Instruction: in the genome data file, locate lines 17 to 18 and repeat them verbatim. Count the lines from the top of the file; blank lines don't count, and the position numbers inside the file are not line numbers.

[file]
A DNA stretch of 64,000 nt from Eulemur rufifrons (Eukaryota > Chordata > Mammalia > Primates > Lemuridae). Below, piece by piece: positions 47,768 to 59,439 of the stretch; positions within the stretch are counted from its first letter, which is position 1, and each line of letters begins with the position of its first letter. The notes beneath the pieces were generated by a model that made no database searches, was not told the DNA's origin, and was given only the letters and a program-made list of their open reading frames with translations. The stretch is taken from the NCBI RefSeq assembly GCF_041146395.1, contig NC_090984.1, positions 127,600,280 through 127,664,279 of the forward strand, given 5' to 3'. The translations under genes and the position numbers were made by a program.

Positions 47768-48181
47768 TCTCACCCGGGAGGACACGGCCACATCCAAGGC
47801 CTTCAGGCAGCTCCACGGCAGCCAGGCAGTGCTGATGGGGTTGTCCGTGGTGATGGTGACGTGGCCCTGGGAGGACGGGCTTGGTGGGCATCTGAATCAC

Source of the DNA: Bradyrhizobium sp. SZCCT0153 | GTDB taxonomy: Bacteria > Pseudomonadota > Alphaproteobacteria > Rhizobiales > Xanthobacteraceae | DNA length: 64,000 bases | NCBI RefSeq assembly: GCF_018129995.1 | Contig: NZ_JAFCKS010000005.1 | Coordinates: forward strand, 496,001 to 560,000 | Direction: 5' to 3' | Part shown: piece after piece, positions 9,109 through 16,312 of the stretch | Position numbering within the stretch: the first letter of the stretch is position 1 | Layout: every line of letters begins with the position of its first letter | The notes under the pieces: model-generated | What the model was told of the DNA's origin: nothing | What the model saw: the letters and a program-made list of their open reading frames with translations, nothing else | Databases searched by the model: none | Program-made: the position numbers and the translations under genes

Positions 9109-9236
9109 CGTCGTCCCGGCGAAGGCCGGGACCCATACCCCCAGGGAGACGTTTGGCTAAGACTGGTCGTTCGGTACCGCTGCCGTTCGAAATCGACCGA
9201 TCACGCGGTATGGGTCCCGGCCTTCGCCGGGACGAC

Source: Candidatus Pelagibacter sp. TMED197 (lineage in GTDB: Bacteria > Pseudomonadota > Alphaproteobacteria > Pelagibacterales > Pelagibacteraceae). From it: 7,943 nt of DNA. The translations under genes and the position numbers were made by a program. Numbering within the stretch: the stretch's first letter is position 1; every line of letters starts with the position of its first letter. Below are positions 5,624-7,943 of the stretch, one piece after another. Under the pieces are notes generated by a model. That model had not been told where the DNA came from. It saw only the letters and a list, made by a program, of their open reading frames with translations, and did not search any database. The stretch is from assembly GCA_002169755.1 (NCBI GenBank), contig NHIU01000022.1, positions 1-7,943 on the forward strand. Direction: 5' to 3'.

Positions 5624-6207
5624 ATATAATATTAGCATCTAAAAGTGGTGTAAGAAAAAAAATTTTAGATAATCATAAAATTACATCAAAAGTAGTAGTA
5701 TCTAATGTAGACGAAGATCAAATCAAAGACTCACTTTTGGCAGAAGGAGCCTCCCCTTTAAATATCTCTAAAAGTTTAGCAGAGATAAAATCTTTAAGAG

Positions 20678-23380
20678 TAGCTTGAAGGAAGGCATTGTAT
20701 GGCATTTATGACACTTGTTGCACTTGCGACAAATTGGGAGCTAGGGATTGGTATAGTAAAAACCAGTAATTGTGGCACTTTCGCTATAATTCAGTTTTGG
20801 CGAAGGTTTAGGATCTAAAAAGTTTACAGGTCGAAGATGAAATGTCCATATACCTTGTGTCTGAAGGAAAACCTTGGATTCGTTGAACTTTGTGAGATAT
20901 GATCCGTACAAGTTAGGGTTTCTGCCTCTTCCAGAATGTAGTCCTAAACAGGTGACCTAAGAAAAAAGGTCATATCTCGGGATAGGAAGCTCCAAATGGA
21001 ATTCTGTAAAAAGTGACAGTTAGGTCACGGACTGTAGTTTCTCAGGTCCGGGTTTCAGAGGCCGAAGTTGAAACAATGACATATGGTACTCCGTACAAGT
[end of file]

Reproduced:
20901 GATCCGTACAAGTTAGGGTTTCTGCCTCTTCCAGAATGTAGTCCTAAACAGGTGACCTAAGAAAAAAGGTCATATCTCGGGATAGGAAGCTCCAAATGGA
21001 ATTCTGTAAAAAGTGACAGTTAGGTCACGGACTGTAGTTTCTCAGGTCCGGGTTTCAGAGGCCGAAGTTGAAACAATGACATATGGTACTCCGTACAAGT